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This eBook from the Gutenberg Project consists of approximately 148 pages of information about Nan Sherwood's Winter Holidays.

“Of course we will,” agreed Bess.

“If you only had a picture of your daughter?” suggested Nan.

“Of Sallie?  Why, we have,” said Mrs. Morton.  “She’s some bigger now; but she had her photographt took in several ‘poses’, as they call ’em, when she was playin’ in that ‘Rural Beauty’.  I got the prints myself from the man that took ’em.”

But when she hunted for the pictures, Mrs. Morton found they were missing.  “I declare for’t!” she said, quite vexed.  “I do believe that Sallie took ’em with her to show to folks she expects to ask for work.  Jest like her!  Oh, she’s smart, Sallie is.”

“There’s that picter she had took the time we went to the County Fair, three year ago, Maw,” suggested Mr. Morton, as they prepared to sit down to the bountiful table.  “I ’low she’s filled out some since then; she was as leggy as a colt.  But these gals can see what she looks like in the face.”

While he was speaking his wife brought forth the family album—­a green plush affair with a huge gilt horseshoe on the cover.  She turned over the leaves till she found Sallie’s photograph, and displayed it with pride.  Nan secretly thought her father’s description of Sallie at twelve years old or so was a very good one; but Mrs. Morton evidently saw no defects in her child’s personal appearance.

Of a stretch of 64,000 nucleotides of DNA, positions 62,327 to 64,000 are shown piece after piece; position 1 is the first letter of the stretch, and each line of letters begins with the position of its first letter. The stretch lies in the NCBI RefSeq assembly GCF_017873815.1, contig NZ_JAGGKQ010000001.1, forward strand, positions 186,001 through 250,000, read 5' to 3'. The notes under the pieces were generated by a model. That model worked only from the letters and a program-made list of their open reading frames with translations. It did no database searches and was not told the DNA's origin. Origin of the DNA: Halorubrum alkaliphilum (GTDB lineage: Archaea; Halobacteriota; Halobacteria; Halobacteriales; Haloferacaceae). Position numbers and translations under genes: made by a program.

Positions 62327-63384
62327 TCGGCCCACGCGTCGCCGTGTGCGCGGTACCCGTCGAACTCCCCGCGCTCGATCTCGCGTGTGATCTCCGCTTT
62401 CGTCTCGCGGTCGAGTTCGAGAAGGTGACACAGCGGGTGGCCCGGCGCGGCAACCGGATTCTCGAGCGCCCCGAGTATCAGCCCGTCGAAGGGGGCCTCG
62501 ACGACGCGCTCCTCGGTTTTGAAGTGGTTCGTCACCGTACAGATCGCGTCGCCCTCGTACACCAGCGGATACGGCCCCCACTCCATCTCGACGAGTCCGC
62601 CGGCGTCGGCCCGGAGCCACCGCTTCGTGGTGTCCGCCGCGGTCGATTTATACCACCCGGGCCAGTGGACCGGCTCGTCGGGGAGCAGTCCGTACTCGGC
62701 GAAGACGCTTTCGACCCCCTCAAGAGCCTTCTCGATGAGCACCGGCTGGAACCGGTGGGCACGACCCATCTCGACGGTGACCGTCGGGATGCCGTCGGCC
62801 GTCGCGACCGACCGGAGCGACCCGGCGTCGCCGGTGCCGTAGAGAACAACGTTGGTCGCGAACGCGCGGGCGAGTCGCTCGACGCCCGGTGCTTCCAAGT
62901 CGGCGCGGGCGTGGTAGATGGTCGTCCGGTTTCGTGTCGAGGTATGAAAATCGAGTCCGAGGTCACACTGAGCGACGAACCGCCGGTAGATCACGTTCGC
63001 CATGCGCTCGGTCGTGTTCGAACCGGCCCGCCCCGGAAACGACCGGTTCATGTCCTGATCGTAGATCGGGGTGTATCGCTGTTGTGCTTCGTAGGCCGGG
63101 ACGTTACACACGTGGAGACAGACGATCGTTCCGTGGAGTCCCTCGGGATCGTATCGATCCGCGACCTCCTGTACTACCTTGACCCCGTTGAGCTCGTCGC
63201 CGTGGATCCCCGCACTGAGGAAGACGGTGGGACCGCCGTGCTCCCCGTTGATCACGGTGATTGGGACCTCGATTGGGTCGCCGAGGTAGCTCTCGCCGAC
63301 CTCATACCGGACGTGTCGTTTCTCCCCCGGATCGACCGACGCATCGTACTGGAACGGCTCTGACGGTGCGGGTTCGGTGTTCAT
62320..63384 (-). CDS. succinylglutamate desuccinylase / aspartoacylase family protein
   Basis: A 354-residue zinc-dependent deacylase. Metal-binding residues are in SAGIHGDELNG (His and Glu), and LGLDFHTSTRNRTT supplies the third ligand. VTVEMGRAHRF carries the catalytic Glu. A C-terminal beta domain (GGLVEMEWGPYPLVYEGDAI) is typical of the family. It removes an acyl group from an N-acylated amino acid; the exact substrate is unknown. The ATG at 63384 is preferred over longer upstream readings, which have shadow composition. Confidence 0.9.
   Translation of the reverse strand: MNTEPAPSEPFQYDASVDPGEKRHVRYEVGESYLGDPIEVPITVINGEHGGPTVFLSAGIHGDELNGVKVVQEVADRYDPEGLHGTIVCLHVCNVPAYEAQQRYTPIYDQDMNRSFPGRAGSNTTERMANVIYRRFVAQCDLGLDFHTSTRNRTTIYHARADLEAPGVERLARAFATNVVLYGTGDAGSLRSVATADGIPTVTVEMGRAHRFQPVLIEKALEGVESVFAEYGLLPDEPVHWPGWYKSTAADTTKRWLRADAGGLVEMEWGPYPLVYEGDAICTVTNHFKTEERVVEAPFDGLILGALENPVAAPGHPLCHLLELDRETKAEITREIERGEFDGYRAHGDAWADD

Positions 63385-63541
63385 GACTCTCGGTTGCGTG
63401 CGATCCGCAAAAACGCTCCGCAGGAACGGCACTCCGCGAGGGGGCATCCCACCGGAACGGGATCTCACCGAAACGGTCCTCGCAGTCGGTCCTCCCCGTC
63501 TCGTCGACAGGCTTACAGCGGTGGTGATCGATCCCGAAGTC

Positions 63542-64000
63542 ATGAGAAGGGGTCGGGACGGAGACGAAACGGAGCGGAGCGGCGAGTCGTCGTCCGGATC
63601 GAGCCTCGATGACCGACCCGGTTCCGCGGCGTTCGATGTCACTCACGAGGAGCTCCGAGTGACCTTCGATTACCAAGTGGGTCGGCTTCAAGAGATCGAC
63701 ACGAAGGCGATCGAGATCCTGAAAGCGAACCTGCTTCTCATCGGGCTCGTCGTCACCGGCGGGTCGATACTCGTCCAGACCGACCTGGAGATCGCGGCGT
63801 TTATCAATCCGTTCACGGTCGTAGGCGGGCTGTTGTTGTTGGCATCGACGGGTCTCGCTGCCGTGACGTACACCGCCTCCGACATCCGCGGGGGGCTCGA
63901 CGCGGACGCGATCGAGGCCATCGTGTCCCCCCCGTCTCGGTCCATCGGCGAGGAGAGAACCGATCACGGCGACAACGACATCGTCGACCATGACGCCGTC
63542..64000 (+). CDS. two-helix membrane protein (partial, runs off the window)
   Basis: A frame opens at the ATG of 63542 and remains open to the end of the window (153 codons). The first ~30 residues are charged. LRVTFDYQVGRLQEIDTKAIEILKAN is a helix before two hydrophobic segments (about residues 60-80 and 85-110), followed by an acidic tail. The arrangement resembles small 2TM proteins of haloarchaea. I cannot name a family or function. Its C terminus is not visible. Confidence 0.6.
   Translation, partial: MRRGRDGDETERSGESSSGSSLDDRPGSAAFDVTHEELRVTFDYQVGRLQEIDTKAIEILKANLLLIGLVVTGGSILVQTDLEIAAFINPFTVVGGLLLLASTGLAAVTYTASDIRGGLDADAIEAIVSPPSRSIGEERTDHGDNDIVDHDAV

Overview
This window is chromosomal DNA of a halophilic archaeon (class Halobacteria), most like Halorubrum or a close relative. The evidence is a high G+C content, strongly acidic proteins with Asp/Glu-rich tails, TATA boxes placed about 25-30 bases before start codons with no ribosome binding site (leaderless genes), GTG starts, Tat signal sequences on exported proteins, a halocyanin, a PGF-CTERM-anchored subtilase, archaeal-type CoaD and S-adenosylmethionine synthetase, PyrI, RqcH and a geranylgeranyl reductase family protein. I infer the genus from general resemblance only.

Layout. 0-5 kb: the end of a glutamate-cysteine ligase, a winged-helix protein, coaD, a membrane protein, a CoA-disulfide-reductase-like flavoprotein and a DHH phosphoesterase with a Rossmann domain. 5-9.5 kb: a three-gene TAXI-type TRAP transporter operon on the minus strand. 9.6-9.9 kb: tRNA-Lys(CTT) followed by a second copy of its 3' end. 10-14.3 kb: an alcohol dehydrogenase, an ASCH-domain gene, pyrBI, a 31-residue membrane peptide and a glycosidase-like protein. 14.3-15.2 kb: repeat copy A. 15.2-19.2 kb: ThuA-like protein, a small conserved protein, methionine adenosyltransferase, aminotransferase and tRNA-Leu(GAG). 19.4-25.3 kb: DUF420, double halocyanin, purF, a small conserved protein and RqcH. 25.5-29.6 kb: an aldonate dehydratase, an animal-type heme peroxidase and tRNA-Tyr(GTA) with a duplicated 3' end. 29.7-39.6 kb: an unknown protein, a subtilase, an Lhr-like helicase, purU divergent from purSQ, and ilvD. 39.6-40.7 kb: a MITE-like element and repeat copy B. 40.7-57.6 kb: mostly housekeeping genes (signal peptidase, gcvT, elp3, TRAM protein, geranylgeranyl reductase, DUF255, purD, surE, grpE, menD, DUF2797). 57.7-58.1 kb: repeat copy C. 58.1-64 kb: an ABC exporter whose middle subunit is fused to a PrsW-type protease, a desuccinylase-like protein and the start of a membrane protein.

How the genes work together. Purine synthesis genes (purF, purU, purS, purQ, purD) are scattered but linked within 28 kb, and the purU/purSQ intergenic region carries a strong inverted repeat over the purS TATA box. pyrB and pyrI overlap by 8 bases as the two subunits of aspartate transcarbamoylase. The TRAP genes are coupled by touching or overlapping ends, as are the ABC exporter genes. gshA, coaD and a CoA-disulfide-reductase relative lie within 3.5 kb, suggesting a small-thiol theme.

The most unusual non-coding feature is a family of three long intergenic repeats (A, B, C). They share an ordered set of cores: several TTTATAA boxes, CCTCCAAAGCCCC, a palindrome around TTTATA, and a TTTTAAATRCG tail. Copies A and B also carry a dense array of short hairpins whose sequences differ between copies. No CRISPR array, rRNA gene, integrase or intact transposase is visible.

“Sallie wore her hair in curls then, you see,” said Mrs. Morton.  “But she says they ain’t fashionable now, and she’s been windin’ her braids into eartabs like that leadin’ lady in the movie company done.  Makes Sallie look dreadfully growed up,” sighed the troubled woman.  “I sartainly do hate to see my little girl change into a woman so quick.”

“That’s what my woman says,” agreed Snubbins.  “Celia’s ’bout growed up, she thinks.  But I reckon if her mother laid her across her lap like she uster a few years back, she could nigh about slap most of the foolishness out o’ Celia.  Gals nowadays git to feel too big for their boots—­that’s what the matter.”

“Mercy!” gasped Bess.  “I hope my mother won’t go back to first principles with me, if I displease her.  And I’m sure your Celia can’t be really bad.”

“Just foolish—­just foolish, both on ’em,” Mr. Morton said.  “Let me help you again.”

“Oh, I’m so full,” sighed Bess.

“I’m afraid ye ain’t makin’ out a supper,” Mrs. Morton said.

“Indeed we are,” cried Nan.  “I only wish the children on that snow-bound train had some of these good things.”

This turned the current of conversation and the Mortons were soon interested in the girls’ story of the castaways in the snow.  Mrs. Morton set to work at once and packed two big baskets with food.  A whole ham that she had boiled that day was made into sandwiches.  There were hard boiled eggs, and smoked beef and cookies, pies and cakes.  In fact, the good woman stripped her pantry for the needy people in the stalled train.

Her husband got into his outer garments and helped Si Snubbins carry the baskets across the snow.  Mrs. Morton’s last words to the girls were: 

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